So, everything was on the mark: You had perfect communication with the client, you understood what the client wants, you delivered in time, but somewhere something went wrong, and your UX Design got rejected. Of course, you might be frustrated for a moment but transform that frustration into an opportunity to grow.

Let us figure out why your UX Design was rejected by the client and how can you prevent future rejections. This article is mainly for passionate UX designers out there who want to develop enduring relationships with their clients.

1. Your client was not part of the design process

Everything good asks for brainstorming. Moreover, while you brainstorm your ideas, it is quite essential to keep your clients up-to-date. If your client is not involved in the design process, they won’t understand what’s happening and why it is happening.

To solve this issue, consider involving your client in the design process and let them experience the design. Firstly, this will increase your chances of getting the design accepted. Secondly, your client will know where the design is going and how it can be related to the business. As a rule of thumb, UX Designers divide the design process into several stages. This includes requirement gathering, research, prototyping, and usability testing with the target market. Make sure you include the client in all of these steps.

Requirement gathering: At this stage, the requirements are elicited from the client. What is the end goal of the client? What are the features that need to be built? Who is your target audience, and what is your client expectations?

Research: Second comes, the research. This is mainly how the product will be positioned and what are the preferences of the end-users. The research phase defines the scope of the project and lets you prioritize your tasks.

Prototyping: This is just like building an algorithm. The initial sketches. The framework. The user-friendliness. Moreover, how things are expected to turn out.

Usability testing: Even though different companies implement usability testing on a different level, UX Designers understand that while testing the usability of the UX Design, it is crucial to keep the client informed. Small fixes in the initial stages are far better than significant changes later on.

2. You forget to cultivate client expectations

On the web, there is so much material on how to meet client expectations. However, in reality, the best way is to involve the client as much as possible. As a rule of thumb, what we CEOs do is they pour client expectations on the project managers, business analysts, or top executives – ignoring the UX Designers. So, what is your responsibility as a UX Designer when you don’t know what the client wants. In this case, you need to explain to the client why each phase is essential. Join forces with stakeholders at each stage of design, so you’re able to get feedback on your design continuously. Give sensible reasons for a change in a prototype of any other changes in the design. Inform in the case of sudden changes in the schedule of a given timeline.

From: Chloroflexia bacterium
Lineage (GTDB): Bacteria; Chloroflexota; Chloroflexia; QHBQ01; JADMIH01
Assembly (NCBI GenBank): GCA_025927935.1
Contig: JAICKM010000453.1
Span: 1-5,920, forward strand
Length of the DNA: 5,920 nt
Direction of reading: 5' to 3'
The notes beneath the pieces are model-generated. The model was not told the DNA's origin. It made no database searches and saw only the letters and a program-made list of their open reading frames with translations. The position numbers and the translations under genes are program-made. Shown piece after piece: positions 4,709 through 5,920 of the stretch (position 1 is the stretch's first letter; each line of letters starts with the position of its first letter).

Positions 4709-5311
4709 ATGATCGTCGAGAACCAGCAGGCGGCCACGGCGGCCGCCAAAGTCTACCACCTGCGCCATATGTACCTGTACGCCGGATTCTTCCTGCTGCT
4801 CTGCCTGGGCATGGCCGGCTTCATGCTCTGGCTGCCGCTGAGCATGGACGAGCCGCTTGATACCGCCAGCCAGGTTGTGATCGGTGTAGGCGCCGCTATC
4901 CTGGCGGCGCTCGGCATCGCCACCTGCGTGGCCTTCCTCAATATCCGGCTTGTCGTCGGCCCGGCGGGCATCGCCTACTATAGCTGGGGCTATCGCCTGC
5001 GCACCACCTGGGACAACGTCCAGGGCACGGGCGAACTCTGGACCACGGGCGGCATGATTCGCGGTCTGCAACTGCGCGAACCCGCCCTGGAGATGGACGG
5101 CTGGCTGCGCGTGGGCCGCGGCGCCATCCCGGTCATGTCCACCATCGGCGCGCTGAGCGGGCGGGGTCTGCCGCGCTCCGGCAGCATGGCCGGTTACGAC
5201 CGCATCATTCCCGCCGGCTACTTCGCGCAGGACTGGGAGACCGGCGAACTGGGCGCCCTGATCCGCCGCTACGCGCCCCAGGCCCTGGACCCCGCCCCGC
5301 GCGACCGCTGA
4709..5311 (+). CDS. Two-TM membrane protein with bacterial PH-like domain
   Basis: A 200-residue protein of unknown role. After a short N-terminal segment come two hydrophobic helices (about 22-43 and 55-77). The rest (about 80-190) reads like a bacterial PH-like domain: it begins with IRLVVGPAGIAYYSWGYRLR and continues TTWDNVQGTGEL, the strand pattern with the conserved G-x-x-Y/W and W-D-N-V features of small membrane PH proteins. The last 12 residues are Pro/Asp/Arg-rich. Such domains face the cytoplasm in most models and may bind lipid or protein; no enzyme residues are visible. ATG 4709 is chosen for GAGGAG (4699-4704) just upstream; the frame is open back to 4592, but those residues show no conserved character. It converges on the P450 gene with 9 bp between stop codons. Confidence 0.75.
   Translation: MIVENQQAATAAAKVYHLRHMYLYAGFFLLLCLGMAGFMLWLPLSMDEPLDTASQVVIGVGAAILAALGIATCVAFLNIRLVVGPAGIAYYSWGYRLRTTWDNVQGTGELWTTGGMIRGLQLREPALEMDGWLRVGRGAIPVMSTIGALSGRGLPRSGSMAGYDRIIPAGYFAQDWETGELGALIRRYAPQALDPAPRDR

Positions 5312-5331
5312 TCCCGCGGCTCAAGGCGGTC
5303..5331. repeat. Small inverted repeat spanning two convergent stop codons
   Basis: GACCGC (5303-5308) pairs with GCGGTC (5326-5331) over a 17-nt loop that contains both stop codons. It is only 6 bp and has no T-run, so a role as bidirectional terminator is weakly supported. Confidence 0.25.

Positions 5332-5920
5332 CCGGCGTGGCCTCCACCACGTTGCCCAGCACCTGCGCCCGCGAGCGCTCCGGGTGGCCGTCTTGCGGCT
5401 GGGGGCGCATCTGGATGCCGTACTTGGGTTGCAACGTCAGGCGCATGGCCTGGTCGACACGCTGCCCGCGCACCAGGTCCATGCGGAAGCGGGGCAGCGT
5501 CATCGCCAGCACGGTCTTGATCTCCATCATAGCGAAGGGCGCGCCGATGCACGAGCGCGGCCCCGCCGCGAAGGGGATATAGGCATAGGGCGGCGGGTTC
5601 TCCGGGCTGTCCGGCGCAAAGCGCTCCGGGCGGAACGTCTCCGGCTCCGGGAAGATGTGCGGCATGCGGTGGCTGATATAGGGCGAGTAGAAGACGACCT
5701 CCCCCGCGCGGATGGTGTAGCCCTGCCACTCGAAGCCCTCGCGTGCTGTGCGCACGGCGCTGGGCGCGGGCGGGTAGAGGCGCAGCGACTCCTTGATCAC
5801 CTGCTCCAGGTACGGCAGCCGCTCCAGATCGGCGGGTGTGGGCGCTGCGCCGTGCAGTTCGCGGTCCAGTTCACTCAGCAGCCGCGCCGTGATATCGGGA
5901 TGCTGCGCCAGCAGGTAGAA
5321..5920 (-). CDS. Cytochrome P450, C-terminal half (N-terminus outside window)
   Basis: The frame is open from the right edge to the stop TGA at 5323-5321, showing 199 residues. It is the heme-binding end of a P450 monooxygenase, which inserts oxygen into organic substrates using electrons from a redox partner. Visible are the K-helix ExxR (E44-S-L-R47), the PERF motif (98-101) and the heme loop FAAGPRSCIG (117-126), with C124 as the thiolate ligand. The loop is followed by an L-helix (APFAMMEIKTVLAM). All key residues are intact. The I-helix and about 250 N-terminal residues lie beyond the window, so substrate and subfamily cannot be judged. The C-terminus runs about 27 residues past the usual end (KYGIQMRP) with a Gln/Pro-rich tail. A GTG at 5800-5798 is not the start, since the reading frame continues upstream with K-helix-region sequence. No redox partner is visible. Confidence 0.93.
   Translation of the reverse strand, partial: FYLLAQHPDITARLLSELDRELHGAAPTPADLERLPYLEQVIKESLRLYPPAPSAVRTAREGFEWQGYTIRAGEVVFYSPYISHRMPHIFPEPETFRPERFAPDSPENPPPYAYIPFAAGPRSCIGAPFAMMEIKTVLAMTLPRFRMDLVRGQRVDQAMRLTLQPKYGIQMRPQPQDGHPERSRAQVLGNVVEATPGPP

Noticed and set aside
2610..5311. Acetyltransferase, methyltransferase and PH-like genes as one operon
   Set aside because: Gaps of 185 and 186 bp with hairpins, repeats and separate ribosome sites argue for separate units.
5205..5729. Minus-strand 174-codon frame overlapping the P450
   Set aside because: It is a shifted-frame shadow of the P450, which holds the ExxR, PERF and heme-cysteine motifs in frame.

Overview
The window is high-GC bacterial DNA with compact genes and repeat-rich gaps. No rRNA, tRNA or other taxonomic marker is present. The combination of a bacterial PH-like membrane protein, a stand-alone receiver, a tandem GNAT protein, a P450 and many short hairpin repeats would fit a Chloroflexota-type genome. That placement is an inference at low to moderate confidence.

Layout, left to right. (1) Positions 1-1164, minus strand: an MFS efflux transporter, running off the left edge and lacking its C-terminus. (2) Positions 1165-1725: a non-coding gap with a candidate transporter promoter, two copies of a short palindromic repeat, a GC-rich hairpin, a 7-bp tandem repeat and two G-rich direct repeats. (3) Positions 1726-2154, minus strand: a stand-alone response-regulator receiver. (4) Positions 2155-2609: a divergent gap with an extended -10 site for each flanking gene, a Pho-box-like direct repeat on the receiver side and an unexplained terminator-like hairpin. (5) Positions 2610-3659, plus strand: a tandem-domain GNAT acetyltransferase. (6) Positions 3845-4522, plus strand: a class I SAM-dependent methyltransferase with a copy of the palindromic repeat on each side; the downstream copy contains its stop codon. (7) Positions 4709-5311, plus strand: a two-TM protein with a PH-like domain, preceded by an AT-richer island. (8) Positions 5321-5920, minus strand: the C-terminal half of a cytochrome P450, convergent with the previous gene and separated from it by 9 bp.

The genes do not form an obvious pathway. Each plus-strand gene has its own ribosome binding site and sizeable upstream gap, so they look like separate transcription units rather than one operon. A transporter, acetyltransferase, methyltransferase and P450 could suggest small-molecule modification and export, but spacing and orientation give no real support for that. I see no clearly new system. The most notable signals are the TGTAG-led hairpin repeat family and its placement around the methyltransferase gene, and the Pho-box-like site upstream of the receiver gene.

3. You forget your real self

As humans, we often underrate ourselves, and in this, we ignore our true potential. You have to craft your design and mold it concerning the latest digital marketing trends, web design & development trends from renowned digital marketing agencies, become a kind of psychologist to understand the behavior of your users, and be a good researcher.

One common trait every UX Designer needs to adopt is competitive research. By doing this, you will not only understand various marketing strategies and apply those strategies with your client’s requirements.

If you decide not to bother with UX competitive research, your client may be disappointed. As a famous proverb says, “forewarned is forearmed”: if you don’t understand your client’s business and its competitors, then you may fail to reach your target audience.

4. Your prototype is difficult

There are dozens of ways in which you can put the prototype out there. You can be technical, or you can be simple. However, for you to succeed, you need to develop a prototype that is well understood by the client. If your client is not able to understand your prototype, what good is it to others?

5. The story is missing from your design

What is the one thing common in all of the great companies? Yes, it is the story they tell the audience. What is your story? What is the design really about? Is the design portraying the right brand picture? If not, why? Take out some time to answer all of these questions. These are not just questions; these are thought-provoking areas where you need to craft your design strategy.

To wrap it all up

Even though the term “UX” design is around from quite some time, it is always a challenge to live up with the name. There is a need for UX Designers to provide solutions that are helpful to the brand. They say practice makes a man perfect. Well, with UX Design, it is the inspiration that makes men perfect. Keep a keen eye on designs that you love and replicate those designs with your flavor. This might seem like a daunting task at first, but once you get a grip on the designs you will love to do more of them.

Author Bio:

I’m Muhammad Osama qualified professional with a ground-breaking experience in developing SEO campaigns, analytics, and monitoring the ranking in Google search pages. A clear communicator with an experience of digital marketing and improving the ranks of a brand within a few months.